Abstract 3830: Chronic Administration of Urocortin 2 in Hypertension-Induced Hypertrophy: Effects on Intracellular Calcium Handling and Hemodynamics
Background: Urocortin 2 (Ucn2) is part of a peripheral corticotropin-releasing factor system. Vasodilatory, inotropic, and chronotropic effects in the heart and cardiovascular system of cardiomyopathic mice and improved intracellular calcium handling in isolated myocytes have been demonstrated after acute administration of Ucn2. Chronic Ucn2 administration induced sustained blood pressure lowering and prevented the development of left ventricular hypertrophy (LVH) and congestive heart failure (CHF) in an animal model of hypertensive heart disease. However, no data are available on the effects of chronic Ucn2 administration on intracellular calcium handling and hemodynamics during the development of CHF.
Methods: Experiments were performed in Dahl salt-sensitive rats. Animals were fed a high salt diet (containing 4% NaCl, HSD) to induce arterial hypertension, LVH, and CHF. From week 7 of HSD (phase of LVH) on, animals were injected with either Ucn2 (2.5 μg/kg body weight) or vehicle b.i.d. After 5 weeks of treatment the animals underwent tail cuff blood pressure measurements and echocardiographic analysis of LV dimension and function. To further quantify the cardiac effects of chronic Ucn2 administration, intracellular calcium cycling using Indo-1 together with hemodynamic parameters were analysed in isolated perfused rat hearts at the trough point 12 hours after the last administration of Ucn2.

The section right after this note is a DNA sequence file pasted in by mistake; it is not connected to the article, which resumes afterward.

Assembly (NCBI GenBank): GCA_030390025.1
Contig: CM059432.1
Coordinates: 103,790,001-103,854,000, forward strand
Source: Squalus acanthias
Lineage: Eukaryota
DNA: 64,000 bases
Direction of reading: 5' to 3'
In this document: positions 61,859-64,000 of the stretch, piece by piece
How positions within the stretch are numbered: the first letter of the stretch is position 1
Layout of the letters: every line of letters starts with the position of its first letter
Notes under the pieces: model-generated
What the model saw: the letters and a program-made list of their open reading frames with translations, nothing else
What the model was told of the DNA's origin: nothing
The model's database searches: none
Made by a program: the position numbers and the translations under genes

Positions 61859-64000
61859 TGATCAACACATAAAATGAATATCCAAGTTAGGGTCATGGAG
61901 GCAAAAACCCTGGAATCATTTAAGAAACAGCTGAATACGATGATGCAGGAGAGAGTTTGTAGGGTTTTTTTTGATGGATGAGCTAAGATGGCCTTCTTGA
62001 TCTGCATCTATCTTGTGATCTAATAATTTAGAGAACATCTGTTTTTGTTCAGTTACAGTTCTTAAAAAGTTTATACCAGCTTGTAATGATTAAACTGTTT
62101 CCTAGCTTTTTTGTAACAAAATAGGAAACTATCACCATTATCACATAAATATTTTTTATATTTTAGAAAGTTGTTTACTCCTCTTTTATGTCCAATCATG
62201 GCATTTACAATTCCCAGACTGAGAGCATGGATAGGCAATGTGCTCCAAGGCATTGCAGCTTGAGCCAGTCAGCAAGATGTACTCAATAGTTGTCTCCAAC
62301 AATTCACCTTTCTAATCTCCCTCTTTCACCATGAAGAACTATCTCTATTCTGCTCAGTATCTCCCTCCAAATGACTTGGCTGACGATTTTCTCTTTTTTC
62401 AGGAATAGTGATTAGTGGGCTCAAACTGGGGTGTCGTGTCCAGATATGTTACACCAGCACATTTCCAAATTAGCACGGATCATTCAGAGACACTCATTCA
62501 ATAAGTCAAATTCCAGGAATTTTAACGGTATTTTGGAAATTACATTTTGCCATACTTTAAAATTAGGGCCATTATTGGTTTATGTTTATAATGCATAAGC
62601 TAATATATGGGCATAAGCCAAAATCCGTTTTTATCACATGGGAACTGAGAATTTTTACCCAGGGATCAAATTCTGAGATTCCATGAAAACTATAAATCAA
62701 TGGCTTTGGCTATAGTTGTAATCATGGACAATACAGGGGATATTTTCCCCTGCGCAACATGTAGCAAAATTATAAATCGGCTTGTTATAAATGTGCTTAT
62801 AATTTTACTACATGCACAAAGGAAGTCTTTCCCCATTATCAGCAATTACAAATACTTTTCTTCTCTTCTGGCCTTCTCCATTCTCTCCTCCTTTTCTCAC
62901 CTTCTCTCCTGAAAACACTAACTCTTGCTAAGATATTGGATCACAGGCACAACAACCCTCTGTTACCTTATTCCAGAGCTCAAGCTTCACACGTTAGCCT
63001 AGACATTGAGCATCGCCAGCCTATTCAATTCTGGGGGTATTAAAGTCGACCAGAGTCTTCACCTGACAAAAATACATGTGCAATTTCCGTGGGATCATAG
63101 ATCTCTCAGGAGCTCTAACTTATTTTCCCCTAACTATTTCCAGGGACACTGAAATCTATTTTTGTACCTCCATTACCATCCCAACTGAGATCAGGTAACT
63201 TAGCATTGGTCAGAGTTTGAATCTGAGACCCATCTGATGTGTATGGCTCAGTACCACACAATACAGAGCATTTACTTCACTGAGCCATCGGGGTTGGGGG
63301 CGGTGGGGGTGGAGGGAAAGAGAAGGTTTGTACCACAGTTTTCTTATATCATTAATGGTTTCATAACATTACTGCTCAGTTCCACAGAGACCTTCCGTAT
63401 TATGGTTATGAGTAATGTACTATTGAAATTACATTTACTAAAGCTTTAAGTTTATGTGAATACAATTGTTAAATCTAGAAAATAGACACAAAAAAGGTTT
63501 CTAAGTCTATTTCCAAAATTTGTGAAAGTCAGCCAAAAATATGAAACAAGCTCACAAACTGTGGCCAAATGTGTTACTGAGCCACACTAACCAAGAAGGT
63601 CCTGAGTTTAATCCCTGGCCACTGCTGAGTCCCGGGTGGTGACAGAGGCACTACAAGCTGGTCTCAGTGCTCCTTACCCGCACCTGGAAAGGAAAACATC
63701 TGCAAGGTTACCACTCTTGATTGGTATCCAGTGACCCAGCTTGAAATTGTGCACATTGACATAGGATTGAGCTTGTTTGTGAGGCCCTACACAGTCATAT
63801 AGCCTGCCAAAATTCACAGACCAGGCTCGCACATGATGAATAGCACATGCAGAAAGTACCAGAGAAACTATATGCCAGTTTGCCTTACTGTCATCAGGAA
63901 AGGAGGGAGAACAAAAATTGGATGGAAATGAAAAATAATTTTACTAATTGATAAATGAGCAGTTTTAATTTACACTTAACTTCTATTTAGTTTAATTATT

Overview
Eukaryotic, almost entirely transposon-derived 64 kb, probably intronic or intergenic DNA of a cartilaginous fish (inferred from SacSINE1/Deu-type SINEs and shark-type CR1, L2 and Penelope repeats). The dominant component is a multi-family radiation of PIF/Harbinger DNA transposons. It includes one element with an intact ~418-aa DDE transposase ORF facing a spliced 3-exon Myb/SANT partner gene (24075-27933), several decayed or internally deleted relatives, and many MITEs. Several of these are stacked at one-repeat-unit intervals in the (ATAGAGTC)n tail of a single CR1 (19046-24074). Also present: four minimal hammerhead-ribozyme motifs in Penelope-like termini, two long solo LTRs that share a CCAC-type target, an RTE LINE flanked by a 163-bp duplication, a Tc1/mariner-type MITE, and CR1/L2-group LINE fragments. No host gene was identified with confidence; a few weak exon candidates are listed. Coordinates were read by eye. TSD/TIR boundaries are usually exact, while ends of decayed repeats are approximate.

Results: Results are given in the following as mean±SD:
Conclusion: Chronic application of Ucn2 in an animal model of hypertensive heart disease at the stage of LVH appears to preserve intracellular calcium handling and LV function, and prevents the development of CHF. Our results suggest preserved calcium sensitivity of myocardial contractile proteins in Ucn2-treated animals pointing to beneficial cardiac effects of Ucn2 beyond improved LV contractility.